2018 Speakers Backup

Diane Brown, DVM, Ph.D., DACVP,  CEO, AKC Canine Health Foundation (AKCCHF) and holds an affiliate faculty position in the Department of Molecular and Comparative Pathobiology at Johns Hopkins University School of Medicine. An independent investigator and comparative pathologist, Dr. Brown was a faculty member at Harvard Medical School, director of the Comparative Clinical Pathology Laboratory at Massachusetts General Hospital, and consulting pathologist at the University of Colorado. Her prior affiliate faculty appointments at veterinary schools include Tufts, Colorado State University (where she earned a DVM and Ph.D. in pathology), and Purdue University. Dr. Brown served as the chief scientific officer for Morris Animal Foundation and, in the corporate world, was senior pathologist at Lilly Research Laboratories for Eli Lilly and Company.
Jeffrey Bryan, DVM, MS, Ph.D., ACVIM, earned a Bachelor of Science degree in veterinary science from the University of California–Davis in 1991. He received his DV. from the University of California–Davis in 1993. He worked as an Associate Veterinarian from 1993–1995 and served as Medical Director from 1995–2002 of the Irving Street Veterinary Hospital in San Francisco, CA.  Bryan then completed a medical oncology residency, a Master’s of Biomedical Sciences, and a Ph.D. in Pathobiology at the University of Missouri.  He received certification by the American College of Veterinary Internal Medicine in Oncology 2005.  He is the Director of the Tom and Betty Scott Endowed Program in Veterinary Oncology, the Comparative Oncology Radiobiology and Epigenetics Laboratory, and the PET Imaging Center of the University of Missouri.  Dr. Bryan’s research focuses on the comparative examination of cancers in companion animals to better understand cancers in all species. His particular areas of interest are targeted imaging and therapy and epigenetics of cancer.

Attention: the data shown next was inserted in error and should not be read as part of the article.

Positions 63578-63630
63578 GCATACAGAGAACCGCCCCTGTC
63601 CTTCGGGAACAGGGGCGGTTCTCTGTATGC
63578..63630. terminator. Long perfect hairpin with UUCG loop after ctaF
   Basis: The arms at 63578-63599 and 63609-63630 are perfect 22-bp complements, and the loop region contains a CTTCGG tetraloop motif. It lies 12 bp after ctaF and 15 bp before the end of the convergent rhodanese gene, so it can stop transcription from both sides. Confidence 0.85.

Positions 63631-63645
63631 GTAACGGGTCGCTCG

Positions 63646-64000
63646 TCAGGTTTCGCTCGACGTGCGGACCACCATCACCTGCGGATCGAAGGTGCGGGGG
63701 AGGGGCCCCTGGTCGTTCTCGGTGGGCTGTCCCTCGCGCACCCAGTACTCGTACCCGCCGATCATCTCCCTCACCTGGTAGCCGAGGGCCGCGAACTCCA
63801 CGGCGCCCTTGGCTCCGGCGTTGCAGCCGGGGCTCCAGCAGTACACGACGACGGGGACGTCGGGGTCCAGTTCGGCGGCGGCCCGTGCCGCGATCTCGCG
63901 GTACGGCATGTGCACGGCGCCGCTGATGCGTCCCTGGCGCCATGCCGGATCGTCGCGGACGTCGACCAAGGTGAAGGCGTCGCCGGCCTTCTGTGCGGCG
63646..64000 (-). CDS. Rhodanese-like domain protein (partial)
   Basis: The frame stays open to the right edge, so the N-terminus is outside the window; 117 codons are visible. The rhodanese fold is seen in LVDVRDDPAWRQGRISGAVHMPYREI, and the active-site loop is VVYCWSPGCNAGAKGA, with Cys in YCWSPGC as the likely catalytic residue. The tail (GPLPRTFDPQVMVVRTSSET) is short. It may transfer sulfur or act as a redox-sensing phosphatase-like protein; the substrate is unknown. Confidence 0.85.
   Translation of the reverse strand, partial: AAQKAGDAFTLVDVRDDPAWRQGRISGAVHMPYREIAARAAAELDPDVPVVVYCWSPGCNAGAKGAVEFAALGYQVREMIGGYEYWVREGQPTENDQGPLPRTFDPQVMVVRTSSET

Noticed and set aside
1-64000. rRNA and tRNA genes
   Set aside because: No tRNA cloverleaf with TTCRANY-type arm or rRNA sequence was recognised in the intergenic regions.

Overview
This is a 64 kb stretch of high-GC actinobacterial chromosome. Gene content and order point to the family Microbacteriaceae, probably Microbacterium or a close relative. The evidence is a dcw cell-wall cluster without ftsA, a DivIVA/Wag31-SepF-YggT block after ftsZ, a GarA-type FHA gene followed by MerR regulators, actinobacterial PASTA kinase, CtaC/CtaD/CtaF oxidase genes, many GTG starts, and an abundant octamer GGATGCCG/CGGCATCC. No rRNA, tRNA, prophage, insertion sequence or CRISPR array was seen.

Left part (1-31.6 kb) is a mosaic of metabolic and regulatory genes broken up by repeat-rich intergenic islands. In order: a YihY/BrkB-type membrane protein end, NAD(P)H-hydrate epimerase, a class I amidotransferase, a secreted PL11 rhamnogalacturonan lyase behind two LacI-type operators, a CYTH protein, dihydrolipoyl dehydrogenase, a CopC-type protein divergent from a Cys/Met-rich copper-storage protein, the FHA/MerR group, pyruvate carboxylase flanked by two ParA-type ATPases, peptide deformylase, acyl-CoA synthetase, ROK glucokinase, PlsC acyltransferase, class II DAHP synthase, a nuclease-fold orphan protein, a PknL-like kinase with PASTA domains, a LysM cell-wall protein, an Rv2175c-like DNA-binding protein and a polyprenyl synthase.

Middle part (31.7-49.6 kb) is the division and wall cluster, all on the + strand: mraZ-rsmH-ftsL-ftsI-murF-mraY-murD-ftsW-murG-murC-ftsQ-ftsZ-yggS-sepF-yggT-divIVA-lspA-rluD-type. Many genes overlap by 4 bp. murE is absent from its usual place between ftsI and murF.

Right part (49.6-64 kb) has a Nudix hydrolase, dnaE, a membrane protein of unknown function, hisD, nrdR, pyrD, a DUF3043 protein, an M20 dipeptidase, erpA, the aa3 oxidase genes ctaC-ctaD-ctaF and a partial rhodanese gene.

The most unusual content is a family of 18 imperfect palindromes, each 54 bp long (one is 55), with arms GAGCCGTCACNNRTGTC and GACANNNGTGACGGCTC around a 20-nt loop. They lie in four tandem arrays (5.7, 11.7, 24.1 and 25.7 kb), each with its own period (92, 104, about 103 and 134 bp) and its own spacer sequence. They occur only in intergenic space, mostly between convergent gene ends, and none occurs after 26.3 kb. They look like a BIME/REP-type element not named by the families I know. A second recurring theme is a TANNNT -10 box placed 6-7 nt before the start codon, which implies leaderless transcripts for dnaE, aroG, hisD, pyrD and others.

Cindy Buckmaster, Ph.D., CMAR, RLATG, is the Director of the Center for Comparative Medicine at Baylor College of Medicine. Her involvement in the lab animal community spans a wide range of educational, advocacy, and public outreach organizations. Dr. Buckmaster is an author for the public outreach column in the Lab Animal journal, a member of the NAIA Board of Directors, Chair of Americans for Medical Progress, President of the Texas Society for Biomedical Research, Past President of the Laboratory Animal Welfare Training Exchange, and Past President of the American Association for Laboratory Animal Science. She holds a Master’s Degree in Science Education and a Ph.D. in Neurobiology and Behavior.
Charlene Couch, Ph.D., is the Technical Program Coordinator for The Livestock Conservancy, a non-profit organization whose mission is to protect endangered breeds of livestock and poultry from extinction. Charlene has a keen interest in conservation of genetic diversity in livestock and is currently focused on horse and pig initiatives. She grew up on a small farm in Western North Carolina with horses, beef cattle, goats, and chickens, and received undergraduate and graduate degrees in Biology from the University of North Carolina and Virginia Commonwealth University, respectively. Charlene’s doctoral degree is in Zoology with a heavy emphasis on population and quantitative genetics. At home on the farm, she keeps horses and heritage chickens.